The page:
The RACS community overwhelmingly supports the College’s work to build respect in surgery, according to the findings of a five year evaluation.

Almost all (99%)  Fellows, Trainees and SIMG’s believe they need to demonstrate respectful behaviours and 96% recognise the need to address unacceptable behaviour in colleagues and peers.

The evaluation examined Fellows, Trainees and SIMG views of RACS’ implementation of its Action Plan: Building respect, improving patient safety.  It found overwhelming (more than 90%) support for RACS work, leadership and commitment to working in partnership to improve the culture of surgery. 

The evaluation looked at ‘expected’ changes in awareness, knowledge, skills and attitudes to discrimination, bullying and sexual harassment. The report notes that while some data collection focussed on behaviour change, this was done ‘to inform further planning and to create a baseline for future evaluations’.

A separate prevalence study, also conducted in mid-2021, looked at reported rates of unprofessional behaviours. 

The evaluation found that RACS has strong credibility among external stakeholders and college members for its commitment and leadership. Fellows, Trainees and SIMGs also backed the ongoing relevance of this work, as well as its focus on improving surgical education and fostering cross -sector collaborations to build respect in surgery. 

RACS commitment to building diversity was widely supported, along with an ongoing focus on improving surgical education. Issues around supervision remain challenging, with supervisors reporting feeling unsupported and fearful of legal challenges, and Trainees reporting concerns about lack of transparent and actionable feedback. 

The devolved structure of surgical training delivery is cited in the report as a barrier for implementation of profession-wide initiatives to improve training and support cultural change.

The report found that ‘behaviour, a long-term goal of the Action Plan, is already beginning to change towards the desired outcomes. As expected, there is a gap between knowledge and behaviour, with variations in people’s level of confidence to take action when
witnessing or experiencing an incident.’

The 2021 evaluation results will inform RACS’ next five years work to build a culture of respect in surgery.

Results of the 2015 and 2021 prevalence studies are not directly comparable, due to different timeframes for reported behaviours. The 2015 study detailed participants’ total experience of discrimination, bullying and sexual harassment, over their working lifetimes. The 2021 study tracked reports of these kinds of unprofessional behaviour in the last 12 months.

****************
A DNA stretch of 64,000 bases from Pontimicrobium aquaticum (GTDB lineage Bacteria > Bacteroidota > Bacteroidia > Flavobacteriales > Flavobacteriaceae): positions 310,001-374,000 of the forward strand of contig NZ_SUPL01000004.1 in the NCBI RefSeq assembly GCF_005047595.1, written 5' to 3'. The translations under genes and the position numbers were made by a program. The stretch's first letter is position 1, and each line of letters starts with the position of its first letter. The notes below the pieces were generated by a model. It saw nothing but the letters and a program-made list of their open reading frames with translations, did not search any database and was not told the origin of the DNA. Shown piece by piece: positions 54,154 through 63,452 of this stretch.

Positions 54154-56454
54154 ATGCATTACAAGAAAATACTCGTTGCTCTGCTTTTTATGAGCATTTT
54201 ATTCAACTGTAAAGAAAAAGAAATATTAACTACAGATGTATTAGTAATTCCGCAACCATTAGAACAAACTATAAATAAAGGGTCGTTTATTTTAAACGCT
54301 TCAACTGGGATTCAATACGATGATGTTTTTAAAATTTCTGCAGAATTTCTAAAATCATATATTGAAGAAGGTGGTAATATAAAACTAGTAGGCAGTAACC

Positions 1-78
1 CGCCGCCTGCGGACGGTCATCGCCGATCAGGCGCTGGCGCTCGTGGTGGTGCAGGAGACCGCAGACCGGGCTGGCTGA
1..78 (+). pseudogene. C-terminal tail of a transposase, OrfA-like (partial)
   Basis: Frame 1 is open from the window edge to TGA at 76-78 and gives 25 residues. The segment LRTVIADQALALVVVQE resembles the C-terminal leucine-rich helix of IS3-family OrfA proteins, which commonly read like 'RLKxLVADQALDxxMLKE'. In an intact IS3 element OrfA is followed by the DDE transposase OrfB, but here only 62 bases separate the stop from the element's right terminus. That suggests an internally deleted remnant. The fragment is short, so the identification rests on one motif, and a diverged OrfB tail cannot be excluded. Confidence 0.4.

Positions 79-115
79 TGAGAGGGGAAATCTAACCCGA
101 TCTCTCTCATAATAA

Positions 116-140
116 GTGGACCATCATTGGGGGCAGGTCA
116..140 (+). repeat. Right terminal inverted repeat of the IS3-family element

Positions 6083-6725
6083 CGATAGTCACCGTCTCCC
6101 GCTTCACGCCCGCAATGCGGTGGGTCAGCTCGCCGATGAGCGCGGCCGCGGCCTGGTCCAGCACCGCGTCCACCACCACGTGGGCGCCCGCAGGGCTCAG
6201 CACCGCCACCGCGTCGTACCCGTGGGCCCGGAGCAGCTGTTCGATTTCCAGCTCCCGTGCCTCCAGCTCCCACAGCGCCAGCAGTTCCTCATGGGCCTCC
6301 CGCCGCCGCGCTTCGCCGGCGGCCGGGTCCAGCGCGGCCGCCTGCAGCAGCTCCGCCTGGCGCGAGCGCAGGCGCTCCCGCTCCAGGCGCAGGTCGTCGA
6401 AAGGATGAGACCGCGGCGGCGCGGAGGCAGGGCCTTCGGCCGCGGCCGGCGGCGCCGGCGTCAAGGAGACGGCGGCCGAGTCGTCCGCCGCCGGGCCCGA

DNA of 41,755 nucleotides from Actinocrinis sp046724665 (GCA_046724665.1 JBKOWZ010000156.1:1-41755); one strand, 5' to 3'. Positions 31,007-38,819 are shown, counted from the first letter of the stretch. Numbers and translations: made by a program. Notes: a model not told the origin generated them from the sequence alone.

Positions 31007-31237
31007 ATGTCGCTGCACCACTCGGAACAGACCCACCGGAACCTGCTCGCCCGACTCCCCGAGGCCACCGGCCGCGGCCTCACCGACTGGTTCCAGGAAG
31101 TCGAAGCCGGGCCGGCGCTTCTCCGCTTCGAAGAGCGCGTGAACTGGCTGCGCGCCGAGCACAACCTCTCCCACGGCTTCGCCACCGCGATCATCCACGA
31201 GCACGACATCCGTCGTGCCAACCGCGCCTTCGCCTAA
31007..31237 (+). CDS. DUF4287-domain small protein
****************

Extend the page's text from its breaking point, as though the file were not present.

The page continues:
While the overall prevalence of unprofessional behaviours has not yet changed significantly (48% in 2015 and 50% in 2021), the nature of the reported behaviour is different. 

There has been a significant increase (from 7% – 21%) in reports of sexual harassment, with reports by men increasing from 2% in 2015 to 16% in 2021, by women increasing from 30% in 2015 to 36% in 2021 and by Trainees increasing from 12% to 45%.

There was a slight decrease (47% - 43%) in reports of experience of bullying, discrimination and harassment. Reports of yelling, shouting, aggression or physical abuse have decreased and reports of belittling behaviour, career constraints, humiliating comments or being undermined have increased. 

The nature of sexual harassment reported by Fellows, Trainees and SIMG’s is more nuanced in 2021, with fewer reports of flagrant sexual harassment (sexual propositioning and inappropriate physical contact) and an increase in reports of micro-aggressions (sexually explicit or offensive jokes, and comments about appearance or sexual orientation). 

There is support for RACS focus on increasing diversity in the profession and an opportunity for the College to more widely communicate its revised approach to complaints management.

Knowledge of respectful behaviours is widespread and attitudes are changing, but ‘calling it out’ remains challenging. While the prevalence study shows that surgical behaviour is beginning to change, behaviour change is always a long term goal.

RACS President, Dr Sally Langley, noted the significant change in wider community attitudes over the same period, as a result of #metoo and vigorous public dialogue in Australia in 2021.

“We are proud of the work we have done to build respect in surgery and just as importantly, that the overwhelming majority of surgeons support our focus and commitment,” Dr Langley said.

“We know that cultural change takes time and is a shared goal across the health sector. This evaluation tells us we are on track, that RACS leadership is valued, and that we need to stay the course in our work to build a safe and respectful culture in surgery, that is good for our patients, our teams and ourselves,” Dr Langley said.